DC response accelerometers are vibration sensors capable of measuring a DC, or 0 Hz, response. The most common types of DC response accelerometers are based upon a variable resistive or capacitive design. Generally termed piezoresistive (PR) or variable capacitive (VC) within the measurement and instrumentation industry, these transducers cover a wide range of applications, from expensive precision transducers for military and defense applications, to very inexpensive MEMS transducers built on electronic component packages for smartphones and automobile airbag deployment sensors.
PR accelerometers are designed with sensing elements that change their electrical resistance due to an applied mechanical stress. They utilise piezoresistive material, typically metal strain gauge or silicon resistors, in a Wheatstone Bridge configuration, and require a fixed DC excitation voltage for power. The sensing elements are typically bonded to a cantilever beam that bends in response to acceleration, thus causing a change in resistance. Since this varying resistance is sensitive to a steady state acceleration, such as its orientation within Earth’s gravitational field, PR accelerometers provide a true DC response.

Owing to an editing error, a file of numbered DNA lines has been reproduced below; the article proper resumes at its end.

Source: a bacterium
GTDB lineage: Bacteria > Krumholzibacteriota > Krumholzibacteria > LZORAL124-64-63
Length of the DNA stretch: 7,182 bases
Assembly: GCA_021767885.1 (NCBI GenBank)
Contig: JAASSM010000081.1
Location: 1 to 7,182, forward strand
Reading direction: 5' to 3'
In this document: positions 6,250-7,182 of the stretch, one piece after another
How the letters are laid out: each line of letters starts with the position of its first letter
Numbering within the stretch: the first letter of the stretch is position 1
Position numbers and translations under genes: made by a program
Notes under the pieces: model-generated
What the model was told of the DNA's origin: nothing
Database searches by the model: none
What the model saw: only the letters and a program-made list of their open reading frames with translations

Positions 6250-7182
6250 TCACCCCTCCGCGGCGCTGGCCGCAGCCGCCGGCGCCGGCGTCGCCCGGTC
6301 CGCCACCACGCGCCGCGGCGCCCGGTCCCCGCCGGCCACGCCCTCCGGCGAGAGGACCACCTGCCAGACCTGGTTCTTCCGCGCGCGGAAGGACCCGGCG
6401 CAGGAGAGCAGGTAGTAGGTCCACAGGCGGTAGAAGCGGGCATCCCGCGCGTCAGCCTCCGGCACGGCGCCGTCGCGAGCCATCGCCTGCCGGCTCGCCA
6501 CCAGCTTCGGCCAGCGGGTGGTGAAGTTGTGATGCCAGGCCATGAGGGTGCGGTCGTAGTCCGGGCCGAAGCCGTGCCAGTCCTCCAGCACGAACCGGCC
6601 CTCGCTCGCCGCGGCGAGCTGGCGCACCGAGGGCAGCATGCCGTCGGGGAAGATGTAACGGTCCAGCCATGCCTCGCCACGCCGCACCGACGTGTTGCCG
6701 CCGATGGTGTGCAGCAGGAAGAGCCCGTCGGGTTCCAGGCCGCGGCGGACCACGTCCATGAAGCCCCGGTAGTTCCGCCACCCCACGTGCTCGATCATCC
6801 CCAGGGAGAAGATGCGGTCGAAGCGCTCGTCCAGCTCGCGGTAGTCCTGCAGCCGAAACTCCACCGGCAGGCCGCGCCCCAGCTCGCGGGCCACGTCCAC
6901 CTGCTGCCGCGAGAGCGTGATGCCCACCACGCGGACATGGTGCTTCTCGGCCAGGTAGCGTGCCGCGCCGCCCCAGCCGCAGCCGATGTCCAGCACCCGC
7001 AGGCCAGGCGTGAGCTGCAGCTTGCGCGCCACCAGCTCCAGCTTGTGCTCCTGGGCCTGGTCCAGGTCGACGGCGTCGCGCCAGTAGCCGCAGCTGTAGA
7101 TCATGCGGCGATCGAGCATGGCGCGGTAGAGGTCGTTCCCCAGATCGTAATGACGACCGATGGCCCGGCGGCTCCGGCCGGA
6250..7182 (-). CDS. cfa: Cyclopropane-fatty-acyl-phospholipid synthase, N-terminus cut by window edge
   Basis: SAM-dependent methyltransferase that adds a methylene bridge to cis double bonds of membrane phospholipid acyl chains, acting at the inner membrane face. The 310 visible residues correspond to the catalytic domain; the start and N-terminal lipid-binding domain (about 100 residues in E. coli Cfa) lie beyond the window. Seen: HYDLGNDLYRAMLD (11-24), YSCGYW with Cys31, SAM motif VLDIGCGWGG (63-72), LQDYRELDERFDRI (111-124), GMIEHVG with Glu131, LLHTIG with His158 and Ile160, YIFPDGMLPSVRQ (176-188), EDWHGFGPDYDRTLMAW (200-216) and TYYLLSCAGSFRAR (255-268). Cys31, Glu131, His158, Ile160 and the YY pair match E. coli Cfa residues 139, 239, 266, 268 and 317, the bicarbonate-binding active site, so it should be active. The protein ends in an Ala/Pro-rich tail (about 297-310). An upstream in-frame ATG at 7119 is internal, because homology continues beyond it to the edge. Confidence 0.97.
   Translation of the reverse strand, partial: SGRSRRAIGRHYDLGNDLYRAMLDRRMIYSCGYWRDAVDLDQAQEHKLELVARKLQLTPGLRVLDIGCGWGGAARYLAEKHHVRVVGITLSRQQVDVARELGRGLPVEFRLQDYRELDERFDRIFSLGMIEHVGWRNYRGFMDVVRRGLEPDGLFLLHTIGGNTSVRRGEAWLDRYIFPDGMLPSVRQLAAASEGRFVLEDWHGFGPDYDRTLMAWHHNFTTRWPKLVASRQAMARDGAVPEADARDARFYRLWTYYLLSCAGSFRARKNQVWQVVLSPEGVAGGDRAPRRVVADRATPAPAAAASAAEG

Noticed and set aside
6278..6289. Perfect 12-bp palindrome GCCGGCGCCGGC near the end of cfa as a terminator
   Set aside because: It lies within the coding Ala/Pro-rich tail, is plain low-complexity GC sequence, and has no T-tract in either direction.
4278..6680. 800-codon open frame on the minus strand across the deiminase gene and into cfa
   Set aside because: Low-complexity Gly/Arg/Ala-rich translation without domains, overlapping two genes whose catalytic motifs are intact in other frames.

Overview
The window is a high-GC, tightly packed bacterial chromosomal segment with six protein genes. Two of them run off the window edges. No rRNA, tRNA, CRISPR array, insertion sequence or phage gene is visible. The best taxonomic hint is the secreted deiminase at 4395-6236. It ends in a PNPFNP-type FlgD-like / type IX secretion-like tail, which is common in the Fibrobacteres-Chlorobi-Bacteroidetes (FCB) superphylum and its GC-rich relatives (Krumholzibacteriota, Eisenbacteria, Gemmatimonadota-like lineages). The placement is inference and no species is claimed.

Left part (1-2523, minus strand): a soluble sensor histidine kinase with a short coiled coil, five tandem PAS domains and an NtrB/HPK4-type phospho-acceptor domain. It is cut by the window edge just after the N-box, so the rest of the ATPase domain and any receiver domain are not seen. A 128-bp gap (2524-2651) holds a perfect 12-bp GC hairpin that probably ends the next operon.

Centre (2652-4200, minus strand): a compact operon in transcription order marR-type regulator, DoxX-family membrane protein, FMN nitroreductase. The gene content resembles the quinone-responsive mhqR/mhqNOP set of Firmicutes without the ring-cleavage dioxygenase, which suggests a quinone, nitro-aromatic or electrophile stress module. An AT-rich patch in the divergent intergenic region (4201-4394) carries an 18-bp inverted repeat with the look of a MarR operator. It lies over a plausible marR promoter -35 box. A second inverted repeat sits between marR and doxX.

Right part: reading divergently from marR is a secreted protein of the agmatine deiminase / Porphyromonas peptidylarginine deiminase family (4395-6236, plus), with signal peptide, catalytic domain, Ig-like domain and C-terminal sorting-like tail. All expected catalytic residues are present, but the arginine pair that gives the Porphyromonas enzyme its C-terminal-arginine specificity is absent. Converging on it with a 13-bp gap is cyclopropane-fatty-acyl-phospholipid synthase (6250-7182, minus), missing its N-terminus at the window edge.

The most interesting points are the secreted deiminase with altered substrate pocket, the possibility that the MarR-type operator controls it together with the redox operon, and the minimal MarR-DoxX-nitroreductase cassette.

VC accelerometers sense a change in electrical capacitance, with respect to accelerations, to vary the output of an energized circuit. Typically, the sensing element design consists of two parallel plate capacitors acting in a differential mode. These capacitors operate in a bridge circuit, along with two fixed capacitors, and alter peak voltage generated by an oscillator when the structure is subject to acceleration. Circuits capture the peak voltage, which is fed into a summing amplifier that processes the final analog output voltage signal for measurement.